Faith communities across the country are drawing from deep wells of legacy to organize and advocate for a more just world. People of faith are returning to their spiritual roots for guidance on how to engage the world’s struggles for justice in ways that honor our faith. To equip faith communities to boldly do the work of justice in their own areas, Sojourners offers the Faith in Action series. Learn more about how to put your faith into action here.
Resistance is holy work. It is an act of healing. But many clergy and faith leaders (myself included) are either traumatized themselves or so justice-fatigued that it becomes too difficult to sustain resistance.
Repairing isn’t as easy as it sounds. It’s rarely as straightforward as we hope for. And sometimes it’s downright costly, or worse, impossible. If the church wants to be a part of repairing entire communities, we need to be willing to do at least three things: Gather the experts, put in the time, and give and live sacrificially.
In an age when both explicit and implicit biases are becoming legitimate justifications to curse the image of God, it is time for the church in the U.S. to face itself. It is time to repair the broken fabric of our nation. It is time to interrogate the stories we tell our selves about ourselves by immersing ourselves in the stories of the other.
I have been writing, speaking, and teaching about the manifestations and impact of white privilege since I finished my doctoral work on the subject in 2004, and one of the more difficult subjects to address with white audiences is the question of reparations. While white people tend to frame the subject as a discussion about how much money is going to be taken away from them, there is another way to think about it. Getting white people to give up wealth is a bit of a non-starter, no matter how persuasive the argument might be for its justification.
Restoration and reconciliation with God is the ultimate goal. It is the incarnate Jesus who provides the way back for humanity to be restored and reconciled to God. This is the essence of the Christian faith.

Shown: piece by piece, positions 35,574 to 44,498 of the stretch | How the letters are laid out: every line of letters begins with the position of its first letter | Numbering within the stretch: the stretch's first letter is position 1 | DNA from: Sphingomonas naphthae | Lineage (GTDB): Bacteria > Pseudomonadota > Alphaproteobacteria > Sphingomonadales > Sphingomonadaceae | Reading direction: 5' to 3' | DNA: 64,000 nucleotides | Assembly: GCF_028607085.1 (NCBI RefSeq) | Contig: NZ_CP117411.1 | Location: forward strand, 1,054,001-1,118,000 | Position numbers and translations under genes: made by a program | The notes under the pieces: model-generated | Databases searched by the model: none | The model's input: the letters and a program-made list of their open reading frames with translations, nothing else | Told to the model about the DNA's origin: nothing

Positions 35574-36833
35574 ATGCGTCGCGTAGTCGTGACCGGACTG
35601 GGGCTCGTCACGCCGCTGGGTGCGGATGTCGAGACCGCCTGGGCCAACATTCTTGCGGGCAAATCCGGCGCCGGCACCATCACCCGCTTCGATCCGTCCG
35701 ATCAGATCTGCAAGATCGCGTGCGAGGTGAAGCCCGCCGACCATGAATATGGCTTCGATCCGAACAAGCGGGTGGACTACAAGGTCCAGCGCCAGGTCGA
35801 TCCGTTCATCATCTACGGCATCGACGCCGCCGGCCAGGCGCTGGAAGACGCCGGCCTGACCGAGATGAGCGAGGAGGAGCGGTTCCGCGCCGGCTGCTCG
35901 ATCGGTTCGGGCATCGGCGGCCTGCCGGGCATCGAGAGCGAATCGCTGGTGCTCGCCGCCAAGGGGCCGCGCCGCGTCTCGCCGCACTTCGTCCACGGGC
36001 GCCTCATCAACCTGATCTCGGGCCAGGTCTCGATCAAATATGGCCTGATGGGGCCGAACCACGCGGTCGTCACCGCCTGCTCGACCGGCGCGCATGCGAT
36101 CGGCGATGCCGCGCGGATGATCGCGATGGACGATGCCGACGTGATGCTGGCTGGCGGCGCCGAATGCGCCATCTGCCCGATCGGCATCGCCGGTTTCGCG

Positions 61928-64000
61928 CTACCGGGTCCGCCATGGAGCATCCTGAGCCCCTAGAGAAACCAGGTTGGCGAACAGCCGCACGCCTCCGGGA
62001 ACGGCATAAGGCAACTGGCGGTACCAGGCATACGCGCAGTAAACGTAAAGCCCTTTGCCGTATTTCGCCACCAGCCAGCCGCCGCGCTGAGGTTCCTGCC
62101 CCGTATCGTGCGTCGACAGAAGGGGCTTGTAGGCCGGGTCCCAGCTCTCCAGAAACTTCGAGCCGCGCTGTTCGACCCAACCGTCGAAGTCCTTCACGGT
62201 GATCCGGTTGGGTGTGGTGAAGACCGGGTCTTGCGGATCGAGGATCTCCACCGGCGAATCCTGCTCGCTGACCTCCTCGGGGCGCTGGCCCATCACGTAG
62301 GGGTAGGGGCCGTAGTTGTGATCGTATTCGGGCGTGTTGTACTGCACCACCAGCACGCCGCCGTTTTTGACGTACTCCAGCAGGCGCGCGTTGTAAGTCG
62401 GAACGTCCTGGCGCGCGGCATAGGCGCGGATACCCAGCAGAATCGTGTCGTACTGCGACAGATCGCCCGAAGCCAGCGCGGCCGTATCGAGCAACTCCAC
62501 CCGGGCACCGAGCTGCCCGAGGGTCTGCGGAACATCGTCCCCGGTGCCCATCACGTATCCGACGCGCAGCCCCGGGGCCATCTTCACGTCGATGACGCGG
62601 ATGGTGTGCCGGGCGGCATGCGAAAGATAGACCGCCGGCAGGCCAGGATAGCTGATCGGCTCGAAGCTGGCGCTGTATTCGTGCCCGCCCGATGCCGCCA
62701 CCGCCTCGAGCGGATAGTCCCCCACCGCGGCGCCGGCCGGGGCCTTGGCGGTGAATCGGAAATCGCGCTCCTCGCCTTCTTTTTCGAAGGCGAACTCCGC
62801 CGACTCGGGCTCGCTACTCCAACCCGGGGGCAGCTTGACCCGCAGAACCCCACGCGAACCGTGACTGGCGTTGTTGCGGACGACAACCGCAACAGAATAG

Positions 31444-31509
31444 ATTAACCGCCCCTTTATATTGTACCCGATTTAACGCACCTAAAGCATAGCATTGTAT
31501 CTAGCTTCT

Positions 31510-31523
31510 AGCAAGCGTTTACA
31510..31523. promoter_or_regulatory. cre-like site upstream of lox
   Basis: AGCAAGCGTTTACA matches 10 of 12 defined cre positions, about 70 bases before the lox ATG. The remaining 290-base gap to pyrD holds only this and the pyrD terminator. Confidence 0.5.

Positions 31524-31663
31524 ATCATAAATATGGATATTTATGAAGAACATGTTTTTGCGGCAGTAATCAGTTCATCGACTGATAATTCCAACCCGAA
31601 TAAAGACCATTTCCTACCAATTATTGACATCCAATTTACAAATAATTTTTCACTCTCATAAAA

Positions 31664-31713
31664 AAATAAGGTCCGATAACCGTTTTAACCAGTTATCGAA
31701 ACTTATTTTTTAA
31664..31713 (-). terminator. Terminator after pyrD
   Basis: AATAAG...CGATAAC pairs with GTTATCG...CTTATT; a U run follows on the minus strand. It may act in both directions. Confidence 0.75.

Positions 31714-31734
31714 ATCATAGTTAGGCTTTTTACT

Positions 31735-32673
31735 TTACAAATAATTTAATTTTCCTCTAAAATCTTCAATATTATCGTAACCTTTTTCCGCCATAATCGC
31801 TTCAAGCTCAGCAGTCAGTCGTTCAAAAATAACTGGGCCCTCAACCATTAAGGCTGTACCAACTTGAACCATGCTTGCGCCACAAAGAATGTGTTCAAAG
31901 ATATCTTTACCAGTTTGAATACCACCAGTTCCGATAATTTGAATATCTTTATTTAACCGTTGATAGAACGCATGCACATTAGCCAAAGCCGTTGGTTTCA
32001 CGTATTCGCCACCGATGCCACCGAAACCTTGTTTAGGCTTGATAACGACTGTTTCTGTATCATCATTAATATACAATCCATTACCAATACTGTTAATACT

Someone lied. It’s more acceptable to say, “You’ve been bumped because the flight is overbooked,” than to say, “You’ve been bumped because we want your seat to fly our staff. That lie led to violence. Violence led to trauma for passengers, for millions of viewers, and for United, which sustained a $1.4 billion dive in stock value by Tuesday morning and now seems rested at a $255 million loss.
I first heard about the incident on the United Airlines Flight 3411 from my friend on social media, who was sitting directly behind Dr. David Dao and captured video footage of the encounter as the authorities asked him to get off the plane. Dr. Dao explained that he could not and would not because he had duties as a physician early the next morning and had been traveling for 24 hours. Video footage showing him being forcibly removed from the plane went viral and people are rightly discussing how he was treated and what United Airlines should do in response.
It was this fundamental story of black faith that I wanted to sow deep within my son. I realized that if I was to prevent the denigrating pieces of white inhumanity from being “implanted deep within [him],” then he had to know the story of faith that has helped black people “in the teeth of the most terrifying odds, achieve an unassailable and monumental dignity.”
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